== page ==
The Fiat Ritmo Abarth 130TC we featured in the summer is back up for sale with no reserve. While it is rare, I doubt the sale price will come close to the $23,500 the owner was seeking a few months ago:
The below post originally appeared on our site July 2, 2012:
Hot hatches were all the rage in the 1980s and Fiat's answer to the GTI was a series of hot Ritmos (known as the Strada in the US) tuned by Abarth. The final evolution in the Ritmo Abarth saga, the 130TC, packed a 2.0 liter twin cam, dual carb four cylinder engine capable of 128 horsepower. We've featured two 130TCs here at CICFS already, but this is the first one that has appeared on US shores, making it attractive for Abarth fans who want something just a little different than the 500 Abarth currently being offered by the company today.
Fiat Ritmo Abarth 130TC (2 liters), 5-speed. VIN : ZFA138A0002968221. 1983 model, 69,000 miles, very good condition. No dents or dings, see pictures. Like new! Had no major accidents, original Recaro seats (optional). Perfect interior, all original. Two owners from new. Drives fantastic. Top speed 195 km/h (121 mph). 0-100 km/h (0-60 mph): 7.6 seconds. The car has a Florida title, imported from Europe in 2012.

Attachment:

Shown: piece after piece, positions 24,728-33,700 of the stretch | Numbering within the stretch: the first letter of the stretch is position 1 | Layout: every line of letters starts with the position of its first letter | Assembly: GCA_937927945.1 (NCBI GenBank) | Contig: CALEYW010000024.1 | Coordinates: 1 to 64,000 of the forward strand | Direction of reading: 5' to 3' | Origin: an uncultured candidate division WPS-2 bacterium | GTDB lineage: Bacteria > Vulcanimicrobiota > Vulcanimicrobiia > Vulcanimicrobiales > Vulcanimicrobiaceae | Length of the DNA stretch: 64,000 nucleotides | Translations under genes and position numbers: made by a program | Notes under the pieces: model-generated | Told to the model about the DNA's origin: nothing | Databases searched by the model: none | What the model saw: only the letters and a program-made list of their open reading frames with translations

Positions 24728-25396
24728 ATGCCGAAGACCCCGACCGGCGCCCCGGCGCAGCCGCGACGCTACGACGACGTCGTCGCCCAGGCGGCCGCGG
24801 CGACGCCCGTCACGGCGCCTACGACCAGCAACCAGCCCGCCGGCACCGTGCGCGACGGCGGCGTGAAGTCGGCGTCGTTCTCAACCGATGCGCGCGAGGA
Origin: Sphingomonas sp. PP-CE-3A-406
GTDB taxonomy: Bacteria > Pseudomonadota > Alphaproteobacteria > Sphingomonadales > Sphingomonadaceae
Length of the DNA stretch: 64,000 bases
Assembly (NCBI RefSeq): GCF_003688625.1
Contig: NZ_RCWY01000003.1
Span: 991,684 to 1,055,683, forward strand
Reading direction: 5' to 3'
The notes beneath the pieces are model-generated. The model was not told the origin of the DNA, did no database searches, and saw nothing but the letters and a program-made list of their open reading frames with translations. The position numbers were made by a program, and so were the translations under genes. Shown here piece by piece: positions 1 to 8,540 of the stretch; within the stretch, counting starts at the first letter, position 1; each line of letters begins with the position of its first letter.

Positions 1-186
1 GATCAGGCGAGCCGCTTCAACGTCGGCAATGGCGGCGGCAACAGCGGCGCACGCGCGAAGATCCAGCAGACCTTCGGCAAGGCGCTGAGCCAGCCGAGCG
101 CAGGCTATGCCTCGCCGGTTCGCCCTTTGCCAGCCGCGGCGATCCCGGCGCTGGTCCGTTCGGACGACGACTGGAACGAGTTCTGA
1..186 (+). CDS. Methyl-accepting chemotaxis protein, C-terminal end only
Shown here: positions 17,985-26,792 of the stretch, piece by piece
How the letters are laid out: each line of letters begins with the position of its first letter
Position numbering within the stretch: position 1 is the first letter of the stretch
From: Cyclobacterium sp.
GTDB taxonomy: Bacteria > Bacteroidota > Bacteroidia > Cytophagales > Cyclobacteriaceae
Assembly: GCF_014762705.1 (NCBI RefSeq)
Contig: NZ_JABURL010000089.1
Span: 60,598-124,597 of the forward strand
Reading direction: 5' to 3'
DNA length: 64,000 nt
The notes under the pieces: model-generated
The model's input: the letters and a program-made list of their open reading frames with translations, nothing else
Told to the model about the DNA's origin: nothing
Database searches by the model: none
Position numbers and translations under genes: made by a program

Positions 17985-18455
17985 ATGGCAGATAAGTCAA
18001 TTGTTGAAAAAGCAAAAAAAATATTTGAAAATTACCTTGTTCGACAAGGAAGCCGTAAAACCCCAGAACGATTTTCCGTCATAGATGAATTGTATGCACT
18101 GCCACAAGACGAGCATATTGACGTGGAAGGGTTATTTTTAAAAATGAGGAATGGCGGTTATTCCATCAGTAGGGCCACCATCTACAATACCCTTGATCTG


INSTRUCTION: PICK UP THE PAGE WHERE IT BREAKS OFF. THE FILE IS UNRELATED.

In 1984 Fiat released the final production model of the Ritmo, the 130 TC Abarth. The car is based on the Ritmo 2 body, but contains exciting modifications. Abarth modifications to suspension and engine gave this car ample quantities of both acceleration and handling. The 125TC (130TC predecessor based on Ritmo 1 shell) won the 1982 Italian Group A Championship. The Ritmo 130TC was with Group N rallying in mind, and when released in 1984, was the quickest production hatch available.
The Ritmo 130TC was produced between 1984 - 1988 , developed 130 bhp at 5900 rpm, and could sprint to 100kmh in just under 8 seconds. This car had a very firm ride that some people would have found uncomfortable. The optional Recaro seats look the business but lack lumbar and under thigh support. They do offer good lateral support while cornering . One cannot help but wonder what the 131 Rally's 16 valve head may have added to this already impressive equation.
The last 130TC we featured for sale was priced at about $11,000, and that was located in Italy. Is $23,500 the price of unobtanium these days? For this Fiat, I doubt it. While it is certainly in good shape and quite possibly the only example of its kind in the US, that doesn't necessitate such a huge markup. It seems the seller is hoping to recoup the shipping and importation costs while making a tidy profit. With a market for a car this small, this price is just way too out of the ballpark.